23 July, 2021
Sugarcane growers in the Burdekin have a novel new variety to consider for their future farming operations.
The Burdekin Regional Variety Committee (RVC) met earlier this year to consider the commercial merit of the most advanced experimental clones in the Sugar Research Australia (SRA) breeding program and approved the release of SRA32.
Mr Rob Milla, Chair of the RVC and Manager of Burdekin Productivity Services (BPS), explained that the committee includes technical expertise across local production, agronomy, pathology, plant breeding and milling.
“The RVC is recognised under the Queensland Biosecurity Act with responsibility for minimum disease standards and is tasked with making release decisions on new varieties that improve whole-of-industry profitability,” said Mr Milla.
Dr Xianming Wei is SRA’s Variety Development Manager responsible for Burdekin plant breeding, which is expanding this year with 33,000 potential new varieties going into field trials at the SRA Brandon research station.
These potential new varieties then progress to Final Assessment Trials (FATs) conducted under commercial agronomic management conditions on farms across the Burdekin. A range of specialist tests are also completed to determine the disease resistance profile, sugar quality, and fibre quality of advanced clones.
SRA32 has completed testing through to second ratoon in seven Burdekin FATs between 2015 to 2020.
SRA32 has shown exceptional productivity with an advantage of 16 TCH when compared to standard, established varieties in these trials.
“SRA32 has also been very consistent, with cane yield above the average of the standards in 19 of the 20 harvests and 13 of these were statistically significant,” Dr Wei said.
“The new variety does have lower CCS than established varieties, averaging 0.8 units below the standards.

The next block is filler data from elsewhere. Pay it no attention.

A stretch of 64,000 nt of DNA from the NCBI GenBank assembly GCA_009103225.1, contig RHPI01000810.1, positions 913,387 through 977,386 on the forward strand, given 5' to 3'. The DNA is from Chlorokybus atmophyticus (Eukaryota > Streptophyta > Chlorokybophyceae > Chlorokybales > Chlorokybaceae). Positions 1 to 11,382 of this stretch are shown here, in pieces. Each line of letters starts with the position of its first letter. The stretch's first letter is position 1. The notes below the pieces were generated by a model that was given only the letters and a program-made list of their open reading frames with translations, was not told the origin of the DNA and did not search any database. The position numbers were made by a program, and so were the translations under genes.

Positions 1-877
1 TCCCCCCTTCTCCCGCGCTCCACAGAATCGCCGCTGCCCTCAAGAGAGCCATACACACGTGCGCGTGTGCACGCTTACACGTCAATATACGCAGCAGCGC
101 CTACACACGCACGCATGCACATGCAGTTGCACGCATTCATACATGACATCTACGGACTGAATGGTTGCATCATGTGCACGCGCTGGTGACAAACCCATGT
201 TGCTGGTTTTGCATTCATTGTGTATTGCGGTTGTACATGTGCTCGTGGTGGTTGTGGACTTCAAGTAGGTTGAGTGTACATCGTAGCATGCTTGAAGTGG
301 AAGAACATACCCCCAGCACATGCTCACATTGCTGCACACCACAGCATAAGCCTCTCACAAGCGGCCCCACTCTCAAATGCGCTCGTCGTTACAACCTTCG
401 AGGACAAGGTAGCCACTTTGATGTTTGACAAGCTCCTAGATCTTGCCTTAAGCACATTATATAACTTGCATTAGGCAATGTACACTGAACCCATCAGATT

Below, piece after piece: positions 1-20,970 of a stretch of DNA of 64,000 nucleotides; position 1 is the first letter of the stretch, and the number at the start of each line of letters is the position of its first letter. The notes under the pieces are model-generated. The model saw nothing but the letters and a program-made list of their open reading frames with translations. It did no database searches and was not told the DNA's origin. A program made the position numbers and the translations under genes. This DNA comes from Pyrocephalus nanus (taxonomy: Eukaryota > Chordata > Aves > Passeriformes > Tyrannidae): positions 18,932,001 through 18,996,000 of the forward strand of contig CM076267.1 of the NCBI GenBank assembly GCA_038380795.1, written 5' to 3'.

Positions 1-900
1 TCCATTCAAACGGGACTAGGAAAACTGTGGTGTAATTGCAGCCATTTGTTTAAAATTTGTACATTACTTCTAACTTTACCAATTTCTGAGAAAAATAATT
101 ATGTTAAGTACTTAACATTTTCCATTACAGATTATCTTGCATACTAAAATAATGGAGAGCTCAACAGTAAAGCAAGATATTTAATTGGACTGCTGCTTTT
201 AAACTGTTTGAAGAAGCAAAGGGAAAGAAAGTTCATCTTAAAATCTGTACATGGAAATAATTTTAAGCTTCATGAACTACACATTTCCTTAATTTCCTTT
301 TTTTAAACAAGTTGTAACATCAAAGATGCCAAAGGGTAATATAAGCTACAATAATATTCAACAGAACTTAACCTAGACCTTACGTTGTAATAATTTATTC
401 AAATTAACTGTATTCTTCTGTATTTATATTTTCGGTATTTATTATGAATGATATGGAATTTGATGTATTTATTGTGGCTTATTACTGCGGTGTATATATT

“However, the high yield potential of SRA32 means that the variety offers an advantage in terms of sugar per hectare. The difference in CCS varies with harvest date and crop age so there are opportunities to maximise CCS from SRA32 through management practices.”
SRA Executive Manager for Variety Development, Dr Jason Eglinton, said SRA32 is resistant to leaf scald, mosaic and Pachymetra.
“SRA32 is rated intermediate in reaction to smut, and in Burdekin observation trials infection levels have been higher than Q208 and KQ228 but significantly lower than SRA8. Planting into high smut risk situations should be avoided,” Dr Eglinton said.
Clean seed is a foundation for productivity, but it does take time to generate high volumes for new varieties, explained Rob Milla
“Following standard protocols for propagation through mother plots to distribution plots would see SRA32 become available to growers for billet planting in the 2024 season. However, thanks to SRA and BPS working together to use tissue culture to rapidly produce enough SRA32 plantlets to establish a one-hectare mother plot this year, growers will have clean seed of SRA32 available in 2023, one year ahead of the normal schedule,” Mr Milla said.
Growers interested in managing their own on-farm propagations can order tissue culture plants for delivery for spring planting in 2022, with orders to BPS closing at the end of October.